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Written Answers

Volume 491: debated on Wednesday 9 December 1987

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Written Answers

Conventional Stability Negotiations

asked Her Majesty's Government:What parts of the Atlantic are under consideration in the talks "in Vienna to agree the framework for negotiations on conventional stability covering the Atlantic to the Urals" referred to by Sir Geoffrey Howe in a Written Answer on 21st October 1987 [HC Deb. Col. 765].

The informal NATO/Warsaw Pact discussions currently taking place in Vienna have not yet agreed a definition of the geographic zone of application for the forthcoming negotiations on conventional stability. But the allied view is that the negotiations should cover the conventional forces of the participants based on land within the territory of the participating states in Europe from the Atlantic to the Urals.

Binary Weapons

asked Her Majesty's Government:Whether their proposal for a treaty banning chemical weapons would result in a ban on so-called binary weapons.

Yes. Negotiations taking place at the Conference on Disarmament in Geneva are aimed at agreeing a comprehensive verifiable and global ban on all chemical weapons. This would include binary weapons.

Used Car Mileage Records

asked Her Majesty's Government:Whether they will consider redesigning vehicle registration documents to prevent dealers "clocking" cars.

The Parliamentary Under-Secretary of State, Department of Transport
(Lord Brabazon of Tara)

"Clocking"—turning back mileometers for fraudulent purposes—is one of a number of problems affecting used cars which my honourable friends the Parliamentary Under-Secretary of State for Transport and the Parliamentary Under-Secretary of State for Corporate and Consumer Affairs will be discussing later this month with the Director General of Fair Trading. They will consider whether a central record of mileage readings would prevent "clocking". If such a system were introduced, we would consider appropriate changes to the vehicle registration document.

Council Of Ministers/European Commission: Division Mechanism

asked Her Majesty's Government:Whether, in elaboration of the reply given on 19th November at col. 285, they will confirm that:

  • (a)despite ratification of the Single European Act, it is correct that should the Council of Ministers wish a matter to be decided by qualified majority voting, this can be done only if the Council accepts the Commission's proposal, and also
  • (b)it is correct that the Council of Ministers can only consider proposals set down by the Commission, being unable to bring forward proposals itself.
  • The Single European Act introduced a new procedure for Article 84 of the Treaty under which the common air transport policy would be adopted. Prior to that the Council could act under that Article on its own proposals but only unanimously. The effect of the Single European Act is that the Council can only act under Article 84 on a proposal made to it by the Commission and after consulting the European Parliament, but it can do so by a qualified majority. Thus a proposal must now be made formally by the Commission even if it originates in the Council. The Council may accept or reject it by a qualified majority. The Council can no longer vote to adopt a proposal of its own but pursuant to Article 149 it can amend the Commission's proposal, acting unanimously.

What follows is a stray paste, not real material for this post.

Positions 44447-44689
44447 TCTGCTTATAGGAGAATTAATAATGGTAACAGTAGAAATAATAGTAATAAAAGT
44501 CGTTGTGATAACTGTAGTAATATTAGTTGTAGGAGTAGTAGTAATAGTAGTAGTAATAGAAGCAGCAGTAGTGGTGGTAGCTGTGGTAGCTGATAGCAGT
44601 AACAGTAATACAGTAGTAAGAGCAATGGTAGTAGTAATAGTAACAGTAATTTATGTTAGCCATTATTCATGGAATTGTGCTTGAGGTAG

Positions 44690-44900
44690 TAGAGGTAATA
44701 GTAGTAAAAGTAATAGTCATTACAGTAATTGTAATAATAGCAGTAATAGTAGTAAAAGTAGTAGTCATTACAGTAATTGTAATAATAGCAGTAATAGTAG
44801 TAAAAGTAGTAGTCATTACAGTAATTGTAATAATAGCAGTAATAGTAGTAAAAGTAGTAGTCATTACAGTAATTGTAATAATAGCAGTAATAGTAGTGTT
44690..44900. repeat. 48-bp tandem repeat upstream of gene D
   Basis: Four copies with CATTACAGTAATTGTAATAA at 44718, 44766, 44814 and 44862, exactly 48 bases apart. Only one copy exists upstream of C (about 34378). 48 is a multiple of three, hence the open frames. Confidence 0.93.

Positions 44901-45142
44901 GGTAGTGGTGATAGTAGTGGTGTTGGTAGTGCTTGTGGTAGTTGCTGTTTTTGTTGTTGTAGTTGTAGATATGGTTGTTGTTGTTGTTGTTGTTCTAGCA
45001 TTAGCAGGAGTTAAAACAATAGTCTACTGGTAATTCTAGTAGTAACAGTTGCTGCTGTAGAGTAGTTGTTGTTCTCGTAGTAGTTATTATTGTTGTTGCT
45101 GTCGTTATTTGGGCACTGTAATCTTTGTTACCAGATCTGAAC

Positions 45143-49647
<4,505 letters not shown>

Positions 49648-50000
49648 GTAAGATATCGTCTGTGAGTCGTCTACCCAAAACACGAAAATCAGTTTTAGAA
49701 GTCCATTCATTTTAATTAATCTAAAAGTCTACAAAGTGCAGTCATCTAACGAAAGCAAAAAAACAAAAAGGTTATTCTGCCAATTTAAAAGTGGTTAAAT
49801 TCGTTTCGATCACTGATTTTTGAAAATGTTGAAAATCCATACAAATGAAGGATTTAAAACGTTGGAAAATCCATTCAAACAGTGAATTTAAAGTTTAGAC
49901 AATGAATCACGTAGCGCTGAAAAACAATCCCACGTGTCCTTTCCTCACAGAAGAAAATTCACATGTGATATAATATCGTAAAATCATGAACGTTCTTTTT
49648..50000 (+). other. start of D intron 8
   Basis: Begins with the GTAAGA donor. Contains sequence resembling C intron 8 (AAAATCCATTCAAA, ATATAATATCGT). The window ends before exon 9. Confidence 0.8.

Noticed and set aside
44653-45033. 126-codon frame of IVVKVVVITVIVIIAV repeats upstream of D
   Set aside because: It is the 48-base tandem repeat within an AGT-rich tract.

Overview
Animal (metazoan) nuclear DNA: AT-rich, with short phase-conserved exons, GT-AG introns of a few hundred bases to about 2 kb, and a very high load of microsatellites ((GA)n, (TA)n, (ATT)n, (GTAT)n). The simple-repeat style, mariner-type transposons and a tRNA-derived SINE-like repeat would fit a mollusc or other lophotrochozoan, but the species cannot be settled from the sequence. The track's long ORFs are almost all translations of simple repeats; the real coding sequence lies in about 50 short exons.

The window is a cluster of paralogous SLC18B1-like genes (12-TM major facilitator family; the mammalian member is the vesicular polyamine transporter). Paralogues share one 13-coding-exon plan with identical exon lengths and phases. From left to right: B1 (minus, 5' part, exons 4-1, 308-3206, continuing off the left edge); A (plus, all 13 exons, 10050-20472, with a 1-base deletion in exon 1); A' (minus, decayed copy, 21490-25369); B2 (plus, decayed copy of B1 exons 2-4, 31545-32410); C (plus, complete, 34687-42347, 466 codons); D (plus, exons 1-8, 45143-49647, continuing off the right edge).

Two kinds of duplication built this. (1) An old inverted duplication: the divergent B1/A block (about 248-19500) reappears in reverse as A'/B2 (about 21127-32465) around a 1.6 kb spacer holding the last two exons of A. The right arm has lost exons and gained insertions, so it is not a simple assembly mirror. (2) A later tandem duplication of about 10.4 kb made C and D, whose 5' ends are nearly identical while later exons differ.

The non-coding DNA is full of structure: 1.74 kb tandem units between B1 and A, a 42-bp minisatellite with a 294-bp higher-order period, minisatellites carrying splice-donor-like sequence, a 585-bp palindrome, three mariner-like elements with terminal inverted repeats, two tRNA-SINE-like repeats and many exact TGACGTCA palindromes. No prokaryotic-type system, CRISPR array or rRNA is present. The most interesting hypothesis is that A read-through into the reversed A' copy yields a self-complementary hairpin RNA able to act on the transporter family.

Prisoners: Special Visiting Arrangements

    asked Her Majesty's Government:Whether the special arrangements made for noble Lords to visit prisoners apply also to members of their staff or other persons who may wish to accompany them.

    The arrangements in question are personal to noble Lords and to honourable and right honouralbe Members of the other place, and will only be extended to members of their staff or anyone else if the responsible Minister is satisfied that exceptional circumstances make it right to do so.

    Speeding Offences: Fixed Penalty Arrangements

    asked Her Majesty's Government:How many police authorities in England and Wales inflict a fixed penalty fine for exceeding a 40 mph limit over a distance of only one and a half metres, and what is the statute or regulation which permits this.

    Under Part III of the Transport Act 1982, which came into effect on 1st October 1986, a police constable may issue a fixed penalty notice in England and Wales for a range of road traffic offences, including speeding. The offences of exceeding a speed limit in Sections 17(4) and 89 of the Road Traffic Regulation Act 1984 do not require proof of speeding over any specified distance. The enforcement of road traffic law, and the methods used, are matters for individual chief officers of police.

    Prevention Of Terrorism (Temporary Provisions) Act: Report

    asked Her Majesty's Government:What is their response to the review by Viscount Colville of Culross on the Prevention of Terrorism (Temporary Provisions) Act 1984.

    Viscount Colville of Culross' report of his review of the prevention of Terrorism (Temporary Provisions) Act 1984 is published today. We are very grateful to Lord Colville of Culross for his wide ranging and detailed study. I informed the House on 23rd July (cols. 1559–60) that we had decided that it would not be wise to discontinue the powers in Sections 4. 5 and 6 of the Act. The Government have considered the recommendations made by Viscount Colville of Culross on the use of these powers, and have concluded that the decision announced on 23rd July should be confirmed. In considering their response to the report's other recommendations, the Government will wish to take full account of views which may be expressed in Parliament and elsewhere. Viscount Colville of Culross' scrutiny of the operation of the Act in 1987 will be published in advance of the debates on the renewal of the Act.